She had returned. The first time, I saw her, she followed me around and then took photos, when she’d got a good full frontal shot. I think it was her blatant over confidence which disturbed me most, just like Annie Wilkes. She was defiant, confrontational and self important, like she had a right to stand in front of me and take photos without my permission, just like Annie Wilkes. You can get arrested for that in Dubai.

Why couldn’t I just laugh about it, why take it all so seriously? This is a woman with thoughts and feelings and hopes and fears, just like everyone else, but I’m sure Annie Wilkes has thoughts and feelings and fears. It all just felt too much of an invasion of personal space. The fact that she was holding up an envelope and not a camera, means nothing. It was the fact that she felt it was a camera and that’s all that matters. What if she felt it was a knife and came at me with it? An A 4 jiffy envelope might not do that much damage, if she tried to stab me with it, but still, imagine the trauma. It’s the intention behind it, that’s the important thing. If they think it’s a knife, then in their mind they’ve stabbed you with it and are trying to cause serious harm.

But this time, thankfully, I had a witness. ‘Look,’ I said, to my husband, ‘there she is. There’s the woman who’s been taking photo’s/videos of me with an envelope.’ It was a huge relief to be able to prove there was a woman, who, as we spoke, was indeed taking pictures with a big brown envelope and really meant it. When I produced a witness, she ran off. She ran last time, once she’s cottoned on, that I’d cottoned on. One moment there, one moment gone.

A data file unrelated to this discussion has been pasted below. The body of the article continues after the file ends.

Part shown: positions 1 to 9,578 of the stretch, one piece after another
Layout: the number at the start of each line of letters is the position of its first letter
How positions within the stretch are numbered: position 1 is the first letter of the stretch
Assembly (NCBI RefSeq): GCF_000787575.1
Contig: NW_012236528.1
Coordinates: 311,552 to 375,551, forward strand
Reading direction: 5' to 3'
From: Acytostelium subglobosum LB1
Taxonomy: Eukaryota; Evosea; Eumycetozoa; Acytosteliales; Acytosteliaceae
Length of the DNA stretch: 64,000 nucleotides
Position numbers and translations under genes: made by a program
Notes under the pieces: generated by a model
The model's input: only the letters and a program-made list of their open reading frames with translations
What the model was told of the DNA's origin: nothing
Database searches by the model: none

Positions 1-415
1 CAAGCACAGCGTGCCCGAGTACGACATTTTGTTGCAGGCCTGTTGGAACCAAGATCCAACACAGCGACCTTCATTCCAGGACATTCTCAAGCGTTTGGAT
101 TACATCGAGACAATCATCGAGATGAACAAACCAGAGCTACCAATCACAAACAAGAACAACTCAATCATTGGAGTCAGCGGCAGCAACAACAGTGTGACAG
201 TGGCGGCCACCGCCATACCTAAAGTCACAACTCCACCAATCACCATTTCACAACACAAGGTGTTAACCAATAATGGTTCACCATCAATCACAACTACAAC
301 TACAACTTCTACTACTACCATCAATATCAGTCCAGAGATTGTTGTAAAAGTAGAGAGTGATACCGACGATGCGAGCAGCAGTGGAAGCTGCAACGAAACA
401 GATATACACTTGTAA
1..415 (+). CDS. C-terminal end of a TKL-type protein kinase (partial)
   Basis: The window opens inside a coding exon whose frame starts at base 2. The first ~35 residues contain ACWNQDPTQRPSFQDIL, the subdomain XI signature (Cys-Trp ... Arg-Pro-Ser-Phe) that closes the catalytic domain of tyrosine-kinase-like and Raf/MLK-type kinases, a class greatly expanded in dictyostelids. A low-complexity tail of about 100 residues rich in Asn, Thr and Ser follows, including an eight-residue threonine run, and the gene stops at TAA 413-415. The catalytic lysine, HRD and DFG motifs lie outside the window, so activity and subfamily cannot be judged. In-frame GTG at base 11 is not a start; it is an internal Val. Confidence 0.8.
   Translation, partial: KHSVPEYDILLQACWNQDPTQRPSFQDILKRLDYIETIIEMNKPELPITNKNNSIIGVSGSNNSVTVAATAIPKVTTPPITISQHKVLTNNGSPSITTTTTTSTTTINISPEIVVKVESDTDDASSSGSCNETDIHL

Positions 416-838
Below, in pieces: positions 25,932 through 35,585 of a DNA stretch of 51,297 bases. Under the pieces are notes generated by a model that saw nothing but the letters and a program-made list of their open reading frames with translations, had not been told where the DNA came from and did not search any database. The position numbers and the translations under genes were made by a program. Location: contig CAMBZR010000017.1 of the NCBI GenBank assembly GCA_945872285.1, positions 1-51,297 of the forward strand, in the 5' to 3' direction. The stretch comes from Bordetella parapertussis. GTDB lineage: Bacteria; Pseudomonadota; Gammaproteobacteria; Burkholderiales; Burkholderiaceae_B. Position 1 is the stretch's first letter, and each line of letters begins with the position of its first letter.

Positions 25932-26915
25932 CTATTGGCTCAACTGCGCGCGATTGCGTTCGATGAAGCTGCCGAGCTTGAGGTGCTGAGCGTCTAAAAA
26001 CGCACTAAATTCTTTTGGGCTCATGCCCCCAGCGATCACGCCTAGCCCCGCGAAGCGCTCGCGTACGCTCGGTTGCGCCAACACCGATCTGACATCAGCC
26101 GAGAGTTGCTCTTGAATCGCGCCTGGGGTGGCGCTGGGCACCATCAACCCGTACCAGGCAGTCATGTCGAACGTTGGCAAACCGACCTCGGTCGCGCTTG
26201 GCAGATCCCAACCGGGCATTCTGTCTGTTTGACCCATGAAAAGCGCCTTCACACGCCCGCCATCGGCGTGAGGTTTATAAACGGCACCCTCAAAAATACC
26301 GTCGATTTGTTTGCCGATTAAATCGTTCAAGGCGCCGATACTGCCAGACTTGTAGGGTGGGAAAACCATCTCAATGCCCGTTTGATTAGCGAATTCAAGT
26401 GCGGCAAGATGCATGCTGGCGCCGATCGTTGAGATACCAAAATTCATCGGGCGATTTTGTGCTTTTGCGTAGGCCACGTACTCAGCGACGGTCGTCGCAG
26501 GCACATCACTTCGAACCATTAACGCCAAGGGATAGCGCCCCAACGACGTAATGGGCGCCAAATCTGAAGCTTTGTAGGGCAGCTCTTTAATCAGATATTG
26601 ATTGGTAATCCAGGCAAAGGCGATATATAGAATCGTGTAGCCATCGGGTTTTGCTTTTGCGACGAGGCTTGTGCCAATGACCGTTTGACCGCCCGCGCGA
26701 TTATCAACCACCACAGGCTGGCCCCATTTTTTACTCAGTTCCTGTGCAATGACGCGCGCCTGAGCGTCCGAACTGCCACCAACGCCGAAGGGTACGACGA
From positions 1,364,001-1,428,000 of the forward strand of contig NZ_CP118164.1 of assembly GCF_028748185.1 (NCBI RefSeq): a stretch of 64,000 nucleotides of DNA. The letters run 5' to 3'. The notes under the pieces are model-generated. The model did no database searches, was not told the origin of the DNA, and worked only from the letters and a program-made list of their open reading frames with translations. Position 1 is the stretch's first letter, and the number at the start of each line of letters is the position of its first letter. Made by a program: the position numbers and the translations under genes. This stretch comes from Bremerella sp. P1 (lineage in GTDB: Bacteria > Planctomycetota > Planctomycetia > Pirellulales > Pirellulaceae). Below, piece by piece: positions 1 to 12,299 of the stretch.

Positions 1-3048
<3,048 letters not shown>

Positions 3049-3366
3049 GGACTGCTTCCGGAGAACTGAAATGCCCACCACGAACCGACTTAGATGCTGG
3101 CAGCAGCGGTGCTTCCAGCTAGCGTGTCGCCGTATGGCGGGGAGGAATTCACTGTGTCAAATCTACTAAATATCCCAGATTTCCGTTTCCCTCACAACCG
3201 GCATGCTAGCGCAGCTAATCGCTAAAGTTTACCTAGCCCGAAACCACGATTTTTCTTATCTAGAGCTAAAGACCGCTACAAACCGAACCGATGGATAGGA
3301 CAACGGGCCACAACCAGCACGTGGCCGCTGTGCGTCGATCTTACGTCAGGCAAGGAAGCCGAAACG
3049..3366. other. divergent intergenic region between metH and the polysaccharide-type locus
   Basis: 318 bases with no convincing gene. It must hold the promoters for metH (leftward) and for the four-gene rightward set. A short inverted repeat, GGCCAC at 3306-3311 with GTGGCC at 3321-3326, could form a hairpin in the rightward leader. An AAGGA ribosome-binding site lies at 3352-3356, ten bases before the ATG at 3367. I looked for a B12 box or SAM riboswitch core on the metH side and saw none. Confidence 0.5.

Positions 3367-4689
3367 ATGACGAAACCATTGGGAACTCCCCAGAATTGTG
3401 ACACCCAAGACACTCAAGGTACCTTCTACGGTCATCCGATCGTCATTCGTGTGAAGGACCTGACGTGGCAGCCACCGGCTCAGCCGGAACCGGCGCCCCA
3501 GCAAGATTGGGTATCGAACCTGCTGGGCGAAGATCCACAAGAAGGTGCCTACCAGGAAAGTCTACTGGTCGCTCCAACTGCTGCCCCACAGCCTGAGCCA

My husband had to go off for half an hour and he leaves me here precisely because he thinks it’s a nice safe, quiet place for this hothouse flower to be, but I was grabbing at his shirt sleeve and saying ‘Please, don’t leave me!’

This is a library. I shouldn’t be saying things like that in a library. That sad truth was, I was scared of this woman. I theorised that she was mentally ill and not some undercover journalist, as I’d first fantasied. And that made me feel guilty but no less afraid, as there seemed to be a certain maliciousness in her actions, like Annie Wilkes. So I now had guilt, as well as fear, to add to my arsenal of negative emotions. I wasn’t relieved that she may have mental health issues, obviously, but I was relieved that she wasn’t a conspiracy person. Yet, things were coming to a head, because I was thinking of the infestation of P.U.A’s and all the intoxicated, middle aged divorced men and disenfranchised people, all of us, hovering like lost souls, among the books, but not really reading them. One thing I did do here though, as well as hovering like a lost soul, is read books, but no-one else seems to think that’s what this library is for.